While rowing at Berkeley our coach always made us usually row in the afternoon when the water was rough and speed boats would put up massive wakes. Rowing is a sport that is generally known to people that you must wake up at 5AM everyday to get the best water possible. On the contrary our coach knew that 'race' water was rarely ever flat and calm. On race day we would usually compete in the afternoon and the water would be as rough or windy as any other day and so we were much more prepared and 'expecting' of these types of conditions. This is just one example as in life that you realize that every day cannot and will not be perfect. When faced with adversity and challenges day in and day out you will be able to brush off the bad days much easier. I tell my members at Powerhouse Fitness that the 'Journey Is The Reward' and to have tremendous patience when it comes to transforming your entire way of life when applying new fitness and nutrition goals to an already very busy schedule. If it were easy ... everyone would do it :) Above all respect the difficulty of some workouts you do as they will challenge you in every way and know that 'Rome was not built over night.' Good things come to those who wait and want to change their lives for the better. Don't be complacent and take things for granted and try to focus on the good workouts, races, and performances because that will build confidence in the long run!
2. One Small Step at a Time
It's New Year's Eve 2011 and you want this year to be the year you get in the best shape of your life... for real this time! Sound familiar? The fitness industry booms for a reason in Jan. Feb. and March. It is all of those New Years Resolutions trying to come to life but then before you know it plans, events, parties, and life happen. If you think about it there are a ton of things that get in the way on top of what you are already doing throughout your own busy life. Super Bowl Sunday, St. Valentines Day, Oscar Night, Coachella, Stagecoach, St. Patrick's Day, Easter (Spring Break), and then Cinco De Mayo just to name a few. These are all great holidays but be sure not to steer off the path to your own goals for fitness and nutrition! It is important to write down small goals and steps for someone who is starting a new exercise program. Recognize that not every day will feel great; some days, it’s just about plodding ahead. Plan a fitness event, race, or competition to take part in about a few months out and train for it to in order to stay motivated. Working out with a friend is another great way to keep you honest throughout your daily workout routine as you can encourage each other to maximize your workouts!
3. Ready, Set, Ride and Row!
Indoor cycling classes are an ideal place to work on the proper cycling technique and provide a traffic-free environment that can go a long way toward replacing the on-the-road experience. It’s a great place for cycling novices to improve at least ten aspects of cycling that will quickly make them a better rider. Indoor cycling is also a great place for the veteran cyclists to refresh their technique as long as they remember not to ride an indoor bike the same way they do their outdoor bikes. Whether you are training for an Ironman competition or just trying to stay in great shape be sure to incorporate indoor cycling into your weekly workout routine in order to improve muscle endurance and cardiovascular health. Tons of calories can be burned in just one cycling class and the best part is you can do it anytime anywhere. Powerhouse Fitness in Long Beach offers specialized EVO indoor cycling classes at various times during the week to lean and tone the whole body and work on high intensity calorie burn to maximize your workout time.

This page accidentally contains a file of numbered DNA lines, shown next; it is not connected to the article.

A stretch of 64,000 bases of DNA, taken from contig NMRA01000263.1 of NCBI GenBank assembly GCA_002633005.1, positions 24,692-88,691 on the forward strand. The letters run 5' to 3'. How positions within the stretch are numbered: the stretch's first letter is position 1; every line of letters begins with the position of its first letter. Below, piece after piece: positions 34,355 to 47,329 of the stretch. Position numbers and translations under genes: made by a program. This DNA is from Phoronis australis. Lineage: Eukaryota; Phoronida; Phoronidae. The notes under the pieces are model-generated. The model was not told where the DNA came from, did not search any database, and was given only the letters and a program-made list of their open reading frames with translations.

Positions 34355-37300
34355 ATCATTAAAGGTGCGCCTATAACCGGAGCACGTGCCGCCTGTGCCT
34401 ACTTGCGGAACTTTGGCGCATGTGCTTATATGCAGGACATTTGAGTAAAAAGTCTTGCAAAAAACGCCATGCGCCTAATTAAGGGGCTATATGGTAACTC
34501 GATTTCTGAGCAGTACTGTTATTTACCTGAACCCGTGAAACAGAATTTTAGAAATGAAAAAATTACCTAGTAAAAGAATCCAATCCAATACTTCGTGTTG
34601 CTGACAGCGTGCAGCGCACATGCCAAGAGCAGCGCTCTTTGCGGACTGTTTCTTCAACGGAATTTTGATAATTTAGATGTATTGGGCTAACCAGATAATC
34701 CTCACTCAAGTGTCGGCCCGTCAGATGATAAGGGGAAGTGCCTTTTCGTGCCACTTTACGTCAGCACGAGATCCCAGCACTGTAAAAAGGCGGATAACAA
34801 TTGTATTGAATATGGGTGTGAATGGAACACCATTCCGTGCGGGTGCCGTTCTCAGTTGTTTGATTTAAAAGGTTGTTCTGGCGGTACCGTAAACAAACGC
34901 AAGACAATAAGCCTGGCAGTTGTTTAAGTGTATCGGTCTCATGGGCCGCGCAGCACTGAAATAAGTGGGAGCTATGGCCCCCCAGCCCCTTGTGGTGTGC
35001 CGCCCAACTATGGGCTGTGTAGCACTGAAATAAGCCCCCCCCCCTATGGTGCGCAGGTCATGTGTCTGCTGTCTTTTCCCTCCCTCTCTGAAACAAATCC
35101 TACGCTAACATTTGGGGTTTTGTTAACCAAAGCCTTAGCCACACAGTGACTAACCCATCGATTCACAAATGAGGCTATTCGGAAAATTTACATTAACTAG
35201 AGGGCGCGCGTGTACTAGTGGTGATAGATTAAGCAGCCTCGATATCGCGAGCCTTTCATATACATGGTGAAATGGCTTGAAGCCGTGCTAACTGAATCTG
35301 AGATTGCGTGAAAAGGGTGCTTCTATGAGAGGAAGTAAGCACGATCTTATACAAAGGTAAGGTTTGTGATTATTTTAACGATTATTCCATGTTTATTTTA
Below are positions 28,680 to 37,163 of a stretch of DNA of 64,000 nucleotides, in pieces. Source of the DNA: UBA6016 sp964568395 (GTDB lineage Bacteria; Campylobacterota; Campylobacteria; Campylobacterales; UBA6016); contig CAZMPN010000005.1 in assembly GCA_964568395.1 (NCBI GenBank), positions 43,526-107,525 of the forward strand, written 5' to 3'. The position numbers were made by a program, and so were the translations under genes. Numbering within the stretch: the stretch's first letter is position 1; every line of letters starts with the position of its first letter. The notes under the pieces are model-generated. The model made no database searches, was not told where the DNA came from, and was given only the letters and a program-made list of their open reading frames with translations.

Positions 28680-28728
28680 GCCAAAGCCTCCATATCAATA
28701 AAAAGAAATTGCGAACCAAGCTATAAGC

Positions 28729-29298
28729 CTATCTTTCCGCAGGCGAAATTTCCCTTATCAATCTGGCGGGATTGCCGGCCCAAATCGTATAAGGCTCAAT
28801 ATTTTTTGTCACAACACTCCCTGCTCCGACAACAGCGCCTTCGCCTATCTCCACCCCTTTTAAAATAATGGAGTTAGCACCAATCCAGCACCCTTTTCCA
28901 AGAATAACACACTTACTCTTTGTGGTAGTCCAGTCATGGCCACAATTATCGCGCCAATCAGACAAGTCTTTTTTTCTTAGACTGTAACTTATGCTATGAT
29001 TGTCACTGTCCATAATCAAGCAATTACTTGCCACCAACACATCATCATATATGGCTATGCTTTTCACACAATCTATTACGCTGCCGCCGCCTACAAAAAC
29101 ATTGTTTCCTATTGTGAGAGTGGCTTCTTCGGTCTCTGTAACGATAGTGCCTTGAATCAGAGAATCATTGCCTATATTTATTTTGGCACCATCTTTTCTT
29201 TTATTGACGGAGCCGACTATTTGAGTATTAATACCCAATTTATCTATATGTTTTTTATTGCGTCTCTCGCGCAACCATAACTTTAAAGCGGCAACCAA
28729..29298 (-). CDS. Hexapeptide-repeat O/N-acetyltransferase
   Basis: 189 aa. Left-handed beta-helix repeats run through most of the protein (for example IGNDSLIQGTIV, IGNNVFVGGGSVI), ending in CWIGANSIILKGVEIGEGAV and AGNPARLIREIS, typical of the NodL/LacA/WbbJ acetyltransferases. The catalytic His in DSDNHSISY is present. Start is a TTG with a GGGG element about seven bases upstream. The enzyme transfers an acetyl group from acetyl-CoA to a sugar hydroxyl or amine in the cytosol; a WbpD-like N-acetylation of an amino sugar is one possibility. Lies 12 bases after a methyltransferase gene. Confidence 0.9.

4. Group Exercise is the Best!
Who has the time to workout, train, and be disciplined on fitness on their own? Studies show that we are motivated to work harder, show up more often, and push further past our perceived limits when training in a group. The results of one study suggest that endorphin release is significantly greater in group training than in individual training; this seems to be the case even when the individual’s power output, or physical exertion, is the same. Not only is it more fun to exercise with others, but it is safer and more efficient to exercise under the leadership of a good coach. With the help of our amazing instructors you are sure to have a great time in any of our four class programs that we have to offer.
5. The Glass is Half Full
'Things in life could always be worse.' This quote has helped me get through all of my hardest obstacles in life. If you can change your mindset to be positive about everything and not take anything for granted you will always be happy :) Be open and let everything inspire you in the best way. Follow what you love to do in life and go for it and don't let anyone bring you down and tell you it is not possible. What you think is possible... is possible! Associate yourself around healthy positive people and let the negative people be negative and try not to be around them. I remember in High School I heard a few teammates talking about me and saying the only reason I was going to Cal Berkeley for rowing was because my father got me in which was not true at all. It made me angry and I wanted to push even harder to be the best and went on to make the boat which became the first Cal Freshman Rowing Team in history to go undefeated. When I created Powerhouse Fitness over 2 years ago I was told in my face that I would fail in this business and it made me work even harder and defy all the naysayers. My motivation was to prove to myself and others that I am for real and I'm going to push even harder if you say I can't do it. I CAN and YOU CAN do anything you put your mind, body, and soul into! When things don’t go as planned, remain calm. It’s easy to freak out and focus on the worse possible outcome, but controlling your emotions will help you face adversity head on. Cut out the drama and change your perspective on life to be as positive as can be so that you can work wonders on your motivation and confidence.
Jack created Powerhouse Fitness after winning numerous medals in various events on the international stage. He was a gold medalist in 2007 at the first ever Concept 2 Team Indoor Rowing challenge, held in Essen, Germany. In 2006, he took silver at the Masters Nationals Open Single Event. As a member of the US Rowing National Team from 2001-2004 he placed second at the 2003 Pan American Trials in double sculls and had an outstanding 2002 that saw him claim a gold medal in Senior 8 and a silver medal in the Elite Double at the US Nationals. He was also a silver medalist in 2001 in the Nations Cup (now the U23 World Championships) 8 in Ottenshiem, Austria. Find out more.